Bike shops have a lot more going for them than outdoor shops. Many independent outdoor retailers will be snuffed out within weeks (many are 80-90 percent down and are laying off staff; even the stronger, city-based multiples are 25 percent down). This is not doom-mongering, its the conclusion of expert outdoor analysts who, over the past few days, have been on the receiving end of suicidal phone calls from desperate owners of camping and outdoor shops.
Some outdoor analysts believe the FMD epidemic will soon cause the closure of more independent outdoor retailers than the last two recessions put together.
The bike trade has a lifeline: minor roads and recreational routes such as the Tissington Trail, the Camel Trail and round reservoir routes many of which are closed right now will be opened long before rural footpaths and bridleways. The pressure for some of the obviously safe routes to open will intensify over the next week to ten days.
The recreational routes considered way too tame for die-hard mountain bikers are fairly boring to walk along but are perfect for newcomers to cycling (er, like walkers). The bike trade has a massive opportunity to reach out to those outdoor users deprived of their fresh air and countryside. Get them on to bikes and direct them to traffic-free trails and the parts of the minor road network still open.
However, most IBDs will stick to what they know and may see sales of pure-play mountain bikes dwindle over the coming weeks. Those IBDs who diversify quickly, ramp up their you CAN get out there marketing efforts, put hybrids in the window and make a go of it, may ride out the storm.
Regions unaffected by FMD may experience unchanged mountain bike sales, but in many other regions, its going to be hell on earth over the next four months.
In even the direst of situations, there will always be those who rise to the challenge, and thrive. Its terrible to say this but many IBDs have the chance to shoe-horn themselves into new markets because of FMD. Many smaller independent outdoor retailers have cancelled most of their forward orders. This leaves a lot of outdoor equipment suppliers with stock on their hands. There are going to be bargains aplenty in the next few months.
Theres never been a better time to buy outdoor kit at rock bottom prices. It wont move very well right now, but once the FMD crisis has abated, and scores of outdoor shops have gone to the wall, bike shops may make a killing. I hate myself for saying all this (Ive been involved with the outdoor trade for a long time and should imagine Ill be lynched at Autumn COLA, the outdoor trade show) but in a dog-eat-dog situation theres always top dogs and dead dogs.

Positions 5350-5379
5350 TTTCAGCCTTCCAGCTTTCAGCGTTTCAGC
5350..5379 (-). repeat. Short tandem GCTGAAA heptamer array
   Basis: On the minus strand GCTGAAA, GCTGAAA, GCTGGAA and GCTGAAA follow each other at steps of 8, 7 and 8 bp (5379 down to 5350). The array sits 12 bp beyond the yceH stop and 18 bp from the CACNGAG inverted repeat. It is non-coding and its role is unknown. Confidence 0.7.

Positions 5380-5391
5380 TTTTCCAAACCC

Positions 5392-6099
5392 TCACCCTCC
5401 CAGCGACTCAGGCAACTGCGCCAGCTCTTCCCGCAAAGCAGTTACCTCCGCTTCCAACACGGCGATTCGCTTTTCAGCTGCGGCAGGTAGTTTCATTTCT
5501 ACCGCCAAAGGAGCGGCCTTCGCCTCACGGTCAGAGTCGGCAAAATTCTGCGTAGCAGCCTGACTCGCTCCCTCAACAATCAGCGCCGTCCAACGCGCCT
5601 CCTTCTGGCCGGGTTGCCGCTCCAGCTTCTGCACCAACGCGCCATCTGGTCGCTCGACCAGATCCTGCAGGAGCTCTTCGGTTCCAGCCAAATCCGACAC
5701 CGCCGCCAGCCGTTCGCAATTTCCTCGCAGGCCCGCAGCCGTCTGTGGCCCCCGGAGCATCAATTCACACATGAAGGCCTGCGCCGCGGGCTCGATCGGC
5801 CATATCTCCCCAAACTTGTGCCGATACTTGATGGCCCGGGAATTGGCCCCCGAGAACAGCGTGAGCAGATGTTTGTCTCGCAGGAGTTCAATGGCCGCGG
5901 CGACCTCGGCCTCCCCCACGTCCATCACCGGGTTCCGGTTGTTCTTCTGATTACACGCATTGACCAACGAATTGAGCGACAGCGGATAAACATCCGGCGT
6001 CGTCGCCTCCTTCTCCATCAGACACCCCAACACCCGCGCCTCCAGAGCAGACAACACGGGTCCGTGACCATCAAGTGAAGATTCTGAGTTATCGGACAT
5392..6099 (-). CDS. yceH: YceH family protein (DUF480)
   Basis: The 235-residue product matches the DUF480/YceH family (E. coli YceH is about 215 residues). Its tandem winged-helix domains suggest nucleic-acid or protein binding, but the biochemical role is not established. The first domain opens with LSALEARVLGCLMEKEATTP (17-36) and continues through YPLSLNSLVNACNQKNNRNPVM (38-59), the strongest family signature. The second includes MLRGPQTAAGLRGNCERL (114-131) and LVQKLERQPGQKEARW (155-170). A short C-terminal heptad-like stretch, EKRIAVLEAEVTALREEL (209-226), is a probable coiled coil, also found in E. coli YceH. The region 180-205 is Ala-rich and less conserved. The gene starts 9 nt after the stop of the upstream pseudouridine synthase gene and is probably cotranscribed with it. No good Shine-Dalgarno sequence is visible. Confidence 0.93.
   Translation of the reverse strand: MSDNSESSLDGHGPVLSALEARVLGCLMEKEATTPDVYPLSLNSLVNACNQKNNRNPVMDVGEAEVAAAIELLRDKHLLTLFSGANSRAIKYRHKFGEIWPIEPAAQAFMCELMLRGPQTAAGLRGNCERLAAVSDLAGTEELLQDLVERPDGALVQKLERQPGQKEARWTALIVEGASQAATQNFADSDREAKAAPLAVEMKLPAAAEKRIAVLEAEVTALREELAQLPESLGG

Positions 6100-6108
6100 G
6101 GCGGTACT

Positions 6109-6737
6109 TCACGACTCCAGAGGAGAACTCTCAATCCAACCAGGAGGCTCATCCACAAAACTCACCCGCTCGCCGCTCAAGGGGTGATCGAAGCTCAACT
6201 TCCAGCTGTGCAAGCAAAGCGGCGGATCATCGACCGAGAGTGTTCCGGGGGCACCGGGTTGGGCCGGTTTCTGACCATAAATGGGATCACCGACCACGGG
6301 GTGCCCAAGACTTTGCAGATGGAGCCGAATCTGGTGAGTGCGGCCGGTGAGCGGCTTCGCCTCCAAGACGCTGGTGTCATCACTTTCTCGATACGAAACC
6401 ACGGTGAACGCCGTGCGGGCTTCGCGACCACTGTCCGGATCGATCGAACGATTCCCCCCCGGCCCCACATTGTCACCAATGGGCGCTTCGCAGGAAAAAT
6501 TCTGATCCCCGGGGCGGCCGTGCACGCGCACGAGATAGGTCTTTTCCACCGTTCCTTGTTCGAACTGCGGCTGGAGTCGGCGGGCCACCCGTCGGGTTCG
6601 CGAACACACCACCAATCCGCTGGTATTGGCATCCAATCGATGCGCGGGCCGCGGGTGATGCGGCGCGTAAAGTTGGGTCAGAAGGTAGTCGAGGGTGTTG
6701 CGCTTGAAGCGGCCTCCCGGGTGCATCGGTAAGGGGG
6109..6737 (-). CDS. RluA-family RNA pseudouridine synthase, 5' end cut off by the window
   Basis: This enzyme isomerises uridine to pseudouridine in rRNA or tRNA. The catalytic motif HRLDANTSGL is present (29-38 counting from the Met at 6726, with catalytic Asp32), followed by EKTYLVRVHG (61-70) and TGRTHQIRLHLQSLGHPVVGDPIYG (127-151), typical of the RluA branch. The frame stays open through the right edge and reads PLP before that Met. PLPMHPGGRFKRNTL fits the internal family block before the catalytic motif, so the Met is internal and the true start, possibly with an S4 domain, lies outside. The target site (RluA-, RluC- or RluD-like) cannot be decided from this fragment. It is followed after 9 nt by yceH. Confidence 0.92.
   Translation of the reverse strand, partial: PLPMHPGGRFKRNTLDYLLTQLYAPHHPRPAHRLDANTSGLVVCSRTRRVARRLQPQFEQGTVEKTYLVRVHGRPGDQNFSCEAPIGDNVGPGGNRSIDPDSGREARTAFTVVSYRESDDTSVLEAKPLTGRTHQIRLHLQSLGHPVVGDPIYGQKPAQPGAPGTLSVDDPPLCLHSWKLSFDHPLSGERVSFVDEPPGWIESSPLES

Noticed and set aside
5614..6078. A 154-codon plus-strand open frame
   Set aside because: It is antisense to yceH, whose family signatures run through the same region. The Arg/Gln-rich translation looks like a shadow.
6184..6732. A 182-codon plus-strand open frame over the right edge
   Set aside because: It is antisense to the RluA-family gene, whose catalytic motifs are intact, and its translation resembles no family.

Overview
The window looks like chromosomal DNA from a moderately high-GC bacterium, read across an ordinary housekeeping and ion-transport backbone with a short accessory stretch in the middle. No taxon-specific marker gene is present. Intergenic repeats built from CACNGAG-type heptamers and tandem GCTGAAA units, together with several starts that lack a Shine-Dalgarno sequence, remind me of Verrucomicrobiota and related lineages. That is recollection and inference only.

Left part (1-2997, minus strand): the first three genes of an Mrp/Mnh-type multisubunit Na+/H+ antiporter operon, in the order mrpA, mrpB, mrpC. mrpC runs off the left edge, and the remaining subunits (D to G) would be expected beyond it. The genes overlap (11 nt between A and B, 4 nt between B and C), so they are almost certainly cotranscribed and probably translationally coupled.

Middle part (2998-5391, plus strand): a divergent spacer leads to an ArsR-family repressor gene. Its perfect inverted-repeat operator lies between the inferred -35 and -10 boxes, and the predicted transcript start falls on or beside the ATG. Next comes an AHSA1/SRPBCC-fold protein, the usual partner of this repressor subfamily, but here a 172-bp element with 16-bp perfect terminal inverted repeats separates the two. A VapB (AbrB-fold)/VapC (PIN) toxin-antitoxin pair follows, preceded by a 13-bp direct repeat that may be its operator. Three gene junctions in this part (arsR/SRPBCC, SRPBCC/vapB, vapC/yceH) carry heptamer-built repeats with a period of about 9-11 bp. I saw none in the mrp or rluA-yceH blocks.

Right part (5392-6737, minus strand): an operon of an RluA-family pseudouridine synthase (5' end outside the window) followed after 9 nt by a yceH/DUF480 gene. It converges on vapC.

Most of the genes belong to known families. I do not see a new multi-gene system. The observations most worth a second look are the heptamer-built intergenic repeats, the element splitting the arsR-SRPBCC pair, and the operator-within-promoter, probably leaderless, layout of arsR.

Of course, outdoor shops could steal a march on you and may try to stock up with hybrids and trekking bikes. However, you have the lines of supply mostly tied up so should be able to sit-out any competition.
So, in this worst case scenerio (for the outdoor trade at least), will we see bike shops which have been over-reliant on mountain bikes for perhaps too long, suddenly see the light and stock up with a larger-than-usual percentage of trekking, town and utility bikes?
Will David Hydes trade show next year have a lot more outdoor suppliers (those that have survived the meltdown, that is)?
Will bike shops capitalise on the potential that will slowly be revealed as tame cycle routes start opening up again, but off-road routes stay closed?
Does the bike trade have enough trekking/city bikes to go round?
What will happen to those IBDs in hilly areas which, naturally, specialise in mountain bikes? MTB IBDs in Cumbria, Devon and Dumfries and Galloway where two mile wide culling zones around infected farms will soon come into force must be bricking themselves. Can they successfully diversify into trekking bikes?
Jump and trials bikes will probably do OK, and BMX sales will probably rise, but what about those niche importers/manufacturers who supply sexy MTB kit that may stay on the shelf for a few months?
Will die-hard mountain bikers sit out the nowhere-to-ride crisis, ready to pounce on discounted high-end bikes and bits once the epidemic and summer is over?
Will other banks follow the lead set by Barclays Bank which has offered all its farming customers a three-month "break" during which they will not have to make scheduled repayments on loans, and is being "supportive" of non-farming customers hit by the crisis and will bike shops now be straight on the phone to their bank managers?
Is FMD genuinely a massive opportunity for some parts of the bike trade, or will we experience meltdown too?
Will those suppliers and IBDs who are looking for a reason to go pop now have a humdinger of an excuse? It wasnt our fault we flopped, it was Foot-and-mouth wot did it.
Is this article too alarmist, the situation being nowhere near as bad as portrayed?
To this question the answer is I hope so.